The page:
19. Thomas Dalsgaard & Jørgen Elmeskov & Cyn-Young Park, 2002. "Ongoing changes in the business cycle - evidence and causes," SUERF Studies, SUERF - The European Money and Finance Forum, number 20 edited by Morten Balling, November.
  20. Jonathan Heathcote & Fabrizio Perri, 2001. "Financial Globalization and Real Regionalization," Working Papers 01-11, New York University, Leonard N. Stern School of Business, Department of Economics.
  21. Thomas Helbling & Tamim Bayoumi, 2003. "Are they All in the Same Boat? the 2000-2001 Growth Slowdown and the G-7 Business Cycle Linkages," IMF Working Papers 03/46, International Monetary Fund.
  22. repec:dgr:uvatin:20030031 is not listed on IDEAS
  23. John Simon, 2001. "The Decline in Australian Output Volatility," RBA Research Discussion Papers rdp2001-01, Reserve Bank of Australia.
  24. Artis, Michael J & Zhang, W, 1997. "International Business Cycles and the ERM: Is There a European Business Cycle?," International Journal of Finance & Economics, John Wiley & Sons, Ltd., vol. 2(1), pages 1-16, January.
  25. Kydland, Finn E & Prescott, Edward C, 1982. "Time to Build and Aggregate Fluctuations," Econometrica, Econometric Society, vol. 50(6), pages 1345-70, November.
  26. repec:rus:hseeco:123092 is not listed on IDEAS
  27. Ramsey, J.B. & Rothman, P., 1993. "Time Irreversibility and Business Cycle Asymmetry," Working Papers 93-39, C.V. Starr Center for Applied Economics, New York University.
  28. repec:dgr:uvatin:2003031 is not listed on IDEAS
  29. Brian M. Doyle & Jon Faust, 2002. "An investigation of co-movements among the growth rates of the G-7 countries," Federal Reserve Bulletin, Board of Governors of the Federal Reserve System (U.S.), issue Oct, pages 427-437.
  30. Quah, Danny T, 1995. "Business Cycle Empirics: Calibration and Estimation: An Introduction," Economic Journal, Royal Economic Society, vol. 105(433), pages 1594-96, November.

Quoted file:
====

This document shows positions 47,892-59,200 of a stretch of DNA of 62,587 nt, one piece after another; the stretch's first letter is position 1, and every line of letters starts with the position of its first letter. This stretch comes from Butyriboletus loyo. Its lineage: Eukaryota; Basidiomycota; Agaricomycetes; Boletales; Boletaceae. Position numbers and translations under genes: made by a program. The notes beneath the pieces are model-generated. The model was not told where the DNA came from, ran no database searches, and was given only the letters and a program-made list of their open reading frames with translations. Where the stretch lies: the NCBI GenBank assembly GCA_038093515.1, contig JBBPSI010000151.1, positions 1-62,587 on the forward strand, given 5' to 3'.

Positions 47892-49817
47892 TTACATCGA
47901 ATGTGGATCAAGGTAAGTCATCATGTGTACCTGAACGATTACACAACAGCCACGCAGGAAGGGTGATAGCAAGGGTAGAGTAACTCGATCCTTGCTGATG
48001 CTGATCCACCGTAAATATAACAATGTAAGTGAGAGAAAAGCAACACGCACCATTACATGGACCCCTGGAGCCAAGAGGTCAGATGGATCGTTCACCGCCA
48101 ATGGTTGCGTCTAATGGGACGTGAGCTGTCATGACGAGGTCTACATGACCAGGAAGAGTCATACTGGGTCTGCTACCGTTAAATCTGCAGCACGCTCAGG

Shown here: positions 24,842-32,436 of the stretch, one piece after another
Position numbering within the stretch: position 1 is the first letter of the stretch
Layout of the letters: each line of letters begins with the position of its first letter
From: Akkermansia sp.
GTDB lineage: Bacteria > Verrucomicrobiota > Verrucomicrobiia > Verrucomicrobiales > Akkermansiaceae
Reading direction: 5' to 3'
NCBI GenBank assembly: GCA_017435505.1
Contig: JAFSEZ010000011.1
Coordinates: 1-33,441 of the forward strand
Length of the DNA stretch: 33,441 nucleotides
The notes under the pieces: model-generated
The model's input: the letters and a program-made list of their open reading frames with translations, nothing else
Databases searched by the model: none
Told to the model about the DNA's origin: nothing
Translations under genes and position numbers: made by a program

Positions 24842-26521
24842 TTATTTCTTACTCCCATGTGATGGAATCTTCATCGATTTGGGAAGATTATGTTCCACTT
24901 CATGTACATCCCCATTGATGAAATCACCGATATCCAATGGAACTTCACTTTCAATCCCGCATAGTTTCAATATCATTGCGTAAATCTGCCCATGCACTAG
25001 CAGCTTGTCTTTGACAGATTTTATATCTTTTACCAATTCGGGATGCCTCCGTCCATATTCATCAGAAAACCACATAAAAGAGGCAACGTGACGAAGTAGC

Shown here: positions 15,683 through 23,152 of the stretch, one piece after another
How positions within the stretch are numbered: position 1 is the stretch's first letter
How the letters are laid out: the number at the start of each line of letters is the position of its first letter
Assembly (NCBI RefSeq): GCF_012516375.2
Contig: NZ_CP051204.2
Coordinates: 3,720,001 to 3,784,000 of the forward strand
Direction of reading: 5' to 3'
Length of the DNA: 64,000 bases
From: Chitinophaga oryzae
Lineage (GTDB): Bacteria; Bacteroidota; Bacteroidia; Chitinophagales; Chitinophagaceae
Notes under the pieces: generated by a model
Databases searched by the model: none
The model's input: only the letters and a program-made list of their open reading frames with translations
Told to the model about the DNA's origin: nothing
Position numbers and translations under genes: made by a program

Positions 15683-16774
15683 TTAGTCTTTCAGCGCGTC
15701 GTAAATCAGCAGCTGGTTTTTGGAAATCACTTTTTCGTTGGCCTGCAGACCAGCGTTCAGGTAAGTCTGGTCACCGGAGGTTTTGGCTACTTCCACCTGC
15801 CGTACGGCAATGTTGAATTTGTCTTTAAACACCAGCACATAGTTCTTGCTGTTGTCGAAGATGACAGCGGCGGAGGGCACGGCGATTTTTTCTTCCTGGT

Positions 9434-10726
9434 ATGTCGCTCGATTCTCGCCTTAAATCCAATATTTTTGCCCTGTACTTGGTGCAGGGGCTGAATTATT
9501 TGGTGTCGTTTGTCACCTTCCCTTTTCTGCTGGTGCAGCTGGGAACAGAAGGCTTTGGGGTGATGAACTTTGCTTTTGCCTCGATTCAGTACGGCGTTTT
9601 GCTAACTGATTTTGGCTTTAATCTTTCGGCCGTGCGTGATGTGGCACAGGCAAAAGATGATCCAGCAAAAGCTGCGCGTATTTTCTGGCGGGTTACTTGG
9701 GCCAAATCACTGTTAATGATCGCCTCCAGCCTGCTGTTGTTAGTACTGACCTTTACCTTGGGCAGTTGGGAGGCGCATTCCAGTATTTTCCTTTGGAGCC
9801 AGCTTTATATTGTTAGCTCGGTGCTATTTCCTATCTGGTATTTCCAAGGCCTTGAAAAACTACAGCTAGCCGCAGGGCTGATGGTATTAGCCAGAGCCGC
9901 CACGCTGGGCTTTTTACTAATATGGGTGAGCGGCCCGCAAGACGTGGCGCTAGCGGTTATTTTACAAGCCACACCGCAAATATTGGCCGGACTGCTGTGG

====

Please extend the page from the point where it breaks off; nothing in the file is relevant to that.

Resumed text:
31. Todd E. Clark & Kwanho Shin, 1998. "The sources of fluctuations within and across countries," Research Working Paper 98-04, Federal Reserve Bank of Kansas City.
  32. Terence C. Mills & Ping Wang, 2002. "Plucking models of business cycle fluctuations: Evidence from the G-7 countries," Empirical Economics, Springer, vol. 27(2), pages 255-276.
  33. Sheffrin, Steven M., 1988. "Have economic fluctuations been dampened? : A look at evidence outside the United States," Journal of Monetary Economics, Elsevier, vol. 21(1), pages 73-83, January.
  34. Olivier Blanchard & John Simon, 2001. "The Long and Large Decline in U.S. Output Volatility," Brookings Papers on Economic Activity, Economic Studies Program, The Brookings Institution, vol. 32(1), pages 135-174.
  35. Artis, Michael J & Kontolemis, Zenon G & Osborn, Denise R, 1997. "Business Cycles for G7 and European Countries," The Journal of Business, University of Chicago Press, vol. 70(2), pages 249-79, April.
  36. repec:cto:journl:v:18:y:1998:i:2:p: is not listed on IDEAS
  37. Hoover, Kevin D, 1995. "Facts and Artifacts: Calibration and the Empirical Assessment of Real-Business-Cycle Models," Oxford Economic Papers, Oxford University Press, vol. 47(1), pages 24-44, January.
  38. Zarnowitz, Victor, 1985. "Recent Work on Business Cycles in Historical Perspective: A Review of Theories and Evidence," Journal of Economic Literature, American Economic Association, vol. 23(2), pages 523-80, June.
  39. Edwards, Sebastian, 2003. "Review of Joseph E. Stiglitz's Globalization and its Discontents: (W.W. Norton, New York and London)," Journal of Development Economics, Elsevier, vol. 70(1), pages 252-257, February.
  40. Helg, Rodolfo & Manasse, Paolo & Monacelli, Tommaso & Rovelli, Riccardo, 1995. "How much (a)symmetry in Europe? Evidence from industrial sectors," European Economic Review, Elsevier, vol. 39(5), pages 1017-1041, May.
Full references (including those not matched with items on IDEAS)

This item is not listed on Wikipedia, on a reading list or among the top items on IDEAS.

When requesting a correction, please mention this item's handle: RePEc:wpa:wuwpma:0402026. See general information about how to correct material in RePEc.

For technical questions regarding this item, or to correct its authors, title, abstract, bibliographic or download information, contact: (EconWPA)

If you have authored this item and are not yet registered with RePEc, we encourage you to do it here. This allows to link your profile to this item. It also allows you to accept potential citations to this item that we are uncertain about.

If references are entirely missing, you can add them using this form.

If the full references list an item that is present in RePEc, but the system did not link to it, you can help with this form.

If you know of missing items citing this one, you can help us creating those links by adding the relevant references in the same way as above, for each refering item. If you are a registered author of this item, you may also want to check the "citations" tab in your profile, as there may be some citations waiting for confirmation.

Please note that corrections may take a couple of weeks to filter through the various RePEc services.

This information is provided to you by IDEAS at the Research Division of the Federal Reserve Bank of St. Louis using RePEc data.